Local natives play big roles in Make-A-Wish event

Published 12:30 am Saturday, June 3, 2017

Covington County native Valerie Cunningham Gerber can be quite persuasive.

The proof? As director of development and marketing of Make-A-Wish Alabama, she recently convinced more than 70 people to hike 23.6 miles in a quest to raise money for her organization. Collectively, the hikers raised more than $190,000 for the non-profit organization that arranges experiences described as “wishes” for children with life-threatening medical conditions.


Gerber said she got the idea for the fundraiser from the Central and Western North Carolina Make-A-Wish chapter.

“She started this in North Carolina four years ago,” Gerber said. “In June of 2016, I went to Charlotte, shadowed the director, and learned the ins and outs. By the time the weekend was over, I had really gotten the bug for the event, and the community I saw it fostered and created.”

She returned to her Birmingham office wearing a bandana, and Alabama became the eighth Make-A-Wish chapter to hold hiking fundraisers.

When she returned from North Carolina, Gerber was confident she could pull off the organization piece. But she needed people who knew about hiking, so she reached out to the only person she knew at the time who might be able to help, another local native, Katrina Foreman.

The two young women knew each other growing up, but weren’t close. They had connected in Birmingham and become friends.

“I knew Katrina was always hiking and outdoors,” Gerber said. “She met me for lunch to talk about it, and at the end of that lunch, she said, ‘I’m in.’ ”

As a hike leader, Foreman helped hikers train and made sure all were physically prepared for the 26.3 mile fundraiser. Foreman also recruited another friend to become a hike leader.

“It’s an incredible event,” Gerber said of Alabama’s Trailblaze Challenge. “It takes 14 weeks of training and preparation, as well as fundraising for the hikers. We ended up having more than 200 people come to information meetings.”

The first training hike was three miles; the last was 22 miles.

“The distance depends upon the trail,” Gerber said. “We picked the Pinhote in the Talladega National Forest.”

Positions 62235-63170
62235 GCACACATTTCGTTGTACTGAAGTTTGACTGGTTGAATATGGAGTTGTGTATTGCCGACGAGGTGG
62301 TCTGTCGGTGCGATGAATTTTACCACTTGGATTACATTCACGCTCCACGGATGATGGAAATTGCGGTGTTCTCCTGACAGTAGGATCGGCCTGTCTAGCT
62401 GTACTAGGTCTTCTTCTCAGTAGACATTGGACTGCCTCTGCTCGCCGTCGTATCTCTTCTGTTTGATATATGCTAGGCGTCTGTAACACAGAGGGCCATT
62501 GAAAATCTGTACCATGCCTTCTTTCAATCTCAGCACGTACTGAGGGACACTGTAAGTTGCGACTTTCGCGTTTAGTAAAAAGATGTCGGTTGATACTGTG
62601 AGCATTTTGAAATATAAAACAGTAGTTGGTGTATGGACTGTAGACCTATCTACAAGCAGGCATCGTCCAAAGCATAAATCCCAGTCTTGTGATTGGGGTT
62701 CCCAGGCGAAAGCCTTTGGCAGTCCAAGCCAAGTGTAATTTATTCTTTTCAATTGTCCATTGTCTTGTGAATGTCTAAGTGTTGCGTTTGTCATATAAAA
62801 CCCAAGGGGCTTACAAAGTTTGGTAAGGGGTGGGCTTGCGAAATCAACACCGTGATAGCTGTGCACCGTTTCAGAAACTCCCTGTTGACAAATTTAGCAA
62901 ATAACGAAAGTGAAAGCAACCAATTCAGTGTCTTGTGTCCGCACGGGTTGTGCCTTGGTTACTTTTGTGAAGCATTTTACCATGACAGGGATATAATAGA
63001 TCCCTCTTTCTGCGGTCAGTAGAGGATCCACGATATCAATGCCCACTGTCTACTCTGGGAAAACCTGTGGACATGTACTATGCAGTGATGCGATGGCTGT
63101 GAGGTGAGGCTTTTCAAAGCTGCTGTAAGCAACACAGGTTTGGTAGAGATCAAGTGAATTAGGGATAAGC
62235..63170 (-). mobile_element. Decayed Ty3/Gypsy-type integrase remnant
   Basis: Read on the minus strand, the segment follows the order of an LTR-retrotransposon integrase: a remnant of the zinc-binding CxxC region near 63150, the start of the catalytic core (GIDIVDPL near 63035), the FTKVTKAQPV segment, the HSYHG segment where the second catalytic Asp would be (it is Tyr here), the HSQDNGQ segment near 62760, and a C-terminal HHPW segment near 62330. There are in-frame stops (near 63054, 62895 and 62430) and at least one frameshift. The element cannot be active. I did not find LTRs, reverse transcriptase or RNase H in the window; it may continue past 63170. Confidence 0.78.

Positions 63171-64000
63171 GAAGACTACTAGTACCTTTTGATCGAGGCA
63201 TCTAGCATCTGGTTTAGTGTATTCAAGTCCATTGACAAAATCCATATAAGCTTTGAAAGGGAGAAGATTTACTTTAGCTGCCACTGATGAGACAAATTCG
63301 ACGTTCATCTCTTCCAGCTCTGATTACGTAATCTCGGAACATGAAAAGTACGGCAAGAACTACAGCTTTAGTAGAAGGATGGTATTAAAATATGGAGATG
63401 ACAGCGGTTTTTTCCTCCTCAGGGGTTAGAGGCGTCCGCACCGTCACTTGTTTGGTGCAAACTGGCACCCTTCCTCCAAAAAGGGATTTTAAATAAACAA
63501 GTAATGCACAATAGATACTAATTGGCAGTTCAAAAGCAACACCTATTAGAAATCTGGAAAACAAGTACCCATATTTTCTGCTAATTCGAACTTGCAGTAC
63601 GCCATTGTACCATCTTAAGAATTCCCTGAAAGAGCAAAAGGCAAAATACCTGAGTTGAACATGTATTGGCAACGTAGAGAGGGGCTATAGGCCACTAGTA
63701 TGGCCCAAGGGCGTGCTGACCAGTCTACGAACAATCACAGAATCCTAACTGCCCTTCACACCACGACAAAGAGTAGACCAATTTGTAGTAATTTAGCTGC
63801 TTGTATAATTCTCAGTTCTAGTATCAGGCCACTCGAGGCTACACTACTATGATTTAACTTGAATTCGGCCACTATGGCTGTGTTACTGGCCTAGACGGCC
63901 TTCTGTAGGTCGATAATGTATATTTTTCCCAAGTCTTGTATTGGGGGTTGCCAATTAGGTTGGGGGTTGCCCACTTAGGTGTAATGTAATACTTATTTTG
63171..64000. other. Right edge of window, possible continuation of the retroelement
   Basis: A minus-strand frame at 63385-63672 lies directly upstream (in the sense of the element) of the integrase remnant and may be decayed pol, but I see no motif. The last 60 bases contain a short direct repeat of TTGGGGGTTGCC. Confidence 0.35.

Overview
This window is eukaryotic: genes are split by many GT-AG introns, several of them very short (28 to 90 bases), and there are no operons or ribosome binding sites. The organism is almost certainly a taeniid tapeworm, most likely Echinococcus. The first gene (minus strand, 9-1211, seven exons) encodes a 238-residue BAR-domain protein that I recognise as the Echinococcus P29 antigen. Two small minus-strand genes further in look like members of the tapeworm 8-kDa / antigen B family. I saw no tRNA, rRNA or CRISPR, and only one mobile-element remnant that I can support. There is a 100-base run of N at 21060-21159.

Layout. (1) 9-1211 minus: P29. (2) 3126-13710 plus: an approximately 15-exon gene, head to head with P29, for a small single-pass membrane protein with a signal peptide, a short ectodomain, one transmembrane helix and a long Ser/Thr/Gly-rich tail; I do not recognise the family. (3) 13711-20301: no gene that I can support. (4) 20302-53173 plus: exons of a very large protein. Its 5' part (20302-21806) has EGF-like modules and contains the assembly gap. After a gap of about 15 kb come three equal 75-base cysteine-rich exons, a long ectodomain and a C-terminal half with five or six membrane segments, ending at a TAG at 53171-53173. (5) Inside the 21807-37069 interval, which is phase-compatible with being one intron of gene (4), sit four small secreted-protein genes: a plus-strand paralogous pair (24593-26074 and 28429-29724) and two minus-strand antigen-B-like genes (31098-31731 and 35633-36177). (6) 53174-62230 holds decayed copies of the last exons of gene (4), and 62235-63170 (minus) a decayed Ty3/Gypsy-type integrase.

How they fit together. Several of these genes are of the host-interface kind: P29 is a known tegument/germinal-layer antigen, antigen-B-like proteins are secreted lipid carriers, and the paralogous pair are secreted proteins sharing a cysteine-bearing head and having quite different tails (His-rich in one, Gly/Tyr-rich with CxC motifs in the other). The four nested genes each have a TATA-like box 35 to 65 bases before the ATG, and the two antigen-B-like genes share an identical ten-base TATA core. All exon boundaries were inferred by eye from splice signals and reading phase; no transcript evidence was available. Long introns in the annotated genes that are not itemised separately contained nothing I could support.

The six hike leaders who helped with the event began with Gerber’s Andalusia connection. Along the way, two more local natives, Kristi Sasser and Laura Shows Gibson, joined them.

“Laura and Kristi collectively raised more than $7,000,” Gerber said. “The two of them together can completely grant a child’s wish.”

Make-A-Wish calculates that is the average cost of a wish.

A group who trained in Huntsville trained with a Wish mom, and got to know first-hand the challenges faced daily by families of children with serious illness, and especially Meagan’s family.

“Her wish was to have an English Cream Golden Retriever to alert if her blood sugar drops,” Gerber said. “It’s great because her mom can sleep better knowing that the dog is also on call protecting Meagan.”

Meagan’s mom trained for the Trailblaze Challenge through the 16-mile hike, and raised money for the Challenge, but Meagan developed complications before the actual event. Her mom hopes to participate next year.

Nonetheless, all of the participants who trained together in the Huntsville area hiked with photographs of Meagan on their backpacks.

Gerber, who has been with Make-A-Wish for about two years, coordinates fundraising and awareness events from Fairhope to Huntsville all year long. She’s been working with non-profits since 2006.

The organization has a waiting list of 300 Alabama youngsters with wishes, including eight in the Covington County area, she said.

Gerber, a 1998 graduate of Straughn High School, is the daughter of Marty and Vickie Wacaster of Andalusia, and the late Dewane Cunningham.

Foreman is a 1996 graduate of Andalusia High School, and the daughter of Ellen and Benny Foreman of Andalusia.

Sasser, who graduated AHS in 1990, is the daughter of Glinda Simmons of Andalusia and the late Donnie Sasser.

Gibson practiced law in Andalusia from 1993-2001.

The four women with local ties enjoyed working together.

“I am so proud to be able to call Andalusia/Covington County home,” Gibson posted on social media of after the event. “And it’s because of people like Valerie, Katrina and Kristi – all brilliant, kind, warm and unique – just like our hometown.”

Sasser highly recommended participation.

“If you’re thinking about volunteering or participating with a non-profit, look no further,” she wrote on social media.

Gibson and Sasser are still fundraising for the event. To support their effort, visit alabamatrailblaze.org, and search their names on the “donate” tab.